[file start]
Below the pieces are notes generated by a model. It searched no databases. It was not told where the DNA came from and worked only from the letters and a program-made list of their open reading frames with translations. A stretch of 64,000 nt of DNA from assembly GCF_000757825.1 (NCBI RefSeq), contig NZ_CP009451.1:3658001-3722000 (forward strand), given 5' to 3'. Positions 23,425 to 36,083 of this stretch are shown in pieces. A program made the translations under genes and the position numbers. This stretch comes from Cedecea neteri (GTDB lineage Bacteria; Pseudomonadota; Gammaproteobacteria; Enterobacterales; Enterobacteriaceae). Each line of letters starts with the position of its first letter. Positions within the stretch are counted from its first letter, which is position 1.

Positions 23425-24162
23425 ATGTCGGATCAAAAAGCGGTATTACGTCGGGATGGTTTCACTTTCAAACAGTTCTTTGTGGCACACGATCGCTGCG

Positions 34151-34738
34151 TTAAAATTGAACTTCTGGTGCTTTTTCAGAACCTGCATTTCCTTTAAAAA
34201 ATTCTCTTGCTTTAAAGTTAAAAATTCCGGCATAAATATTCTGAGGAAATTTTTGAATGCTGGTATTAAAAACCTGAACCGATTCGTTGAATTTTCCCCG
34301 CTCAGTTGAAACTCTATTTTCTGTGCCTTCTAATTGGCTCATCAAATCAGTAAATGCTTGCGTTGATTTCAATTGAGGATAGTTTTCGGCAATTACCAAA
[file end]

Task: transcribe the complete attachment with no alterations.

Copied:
Below the pieces are notes generated by a model. It searched no databases. It was not told where the DNA came from and worked only from the letters and a program-made list of their open reading frames with translations. A stretch of 64,000 nt of DNA from assembly GCF_000757825.1 (NCBI RefSeq), contig NZ_CP009451.1:3658001-3722000 (forward strand), given 5' to 3'. Positions 23,425 to 36,083 of this stretch are shown in pieces. A program made the translations under genes and the position numbers. This stretch comes from Cedecea neteri (GTDB lineage Bacteria; Pseudomonadota; Gammaproteobacteria; Enterobacterales; Enterobacteriaceae). Each line of letters starts with the position of its first letter. Positions within the stretch are counted from its first letter, which is position 1.

Positions 23425-24162
23425 ATGTCGGATCAAAAAGCGGTATTACGTCGGGATGGTTTCACTTTCAAACAGTTCTTTGTGGCACACGATCGCTGCG

Positions 34151-34738
34151 TTAAAATTGAACTTCTGGTGCTTTTTCAGAACCTGCATTTCCTTTAAAAA
34201 ATTCTCTTGCTTTAAAGTTAAAAATTCCGGCATAAATATTCTGAGGAAATTTTTGAATGCTGGTATTAAAAACCTGAACCGATTCGTTGAATTTTCCCCG
34301 CTCAGTTGAAACTCTATTTTCTGTGCCTTCTAATTGGCTCATCAAATCAGTAAATGCTTGCGTTGATTTCAATTGAGGATAGTTTTCGGCAATTACCAAA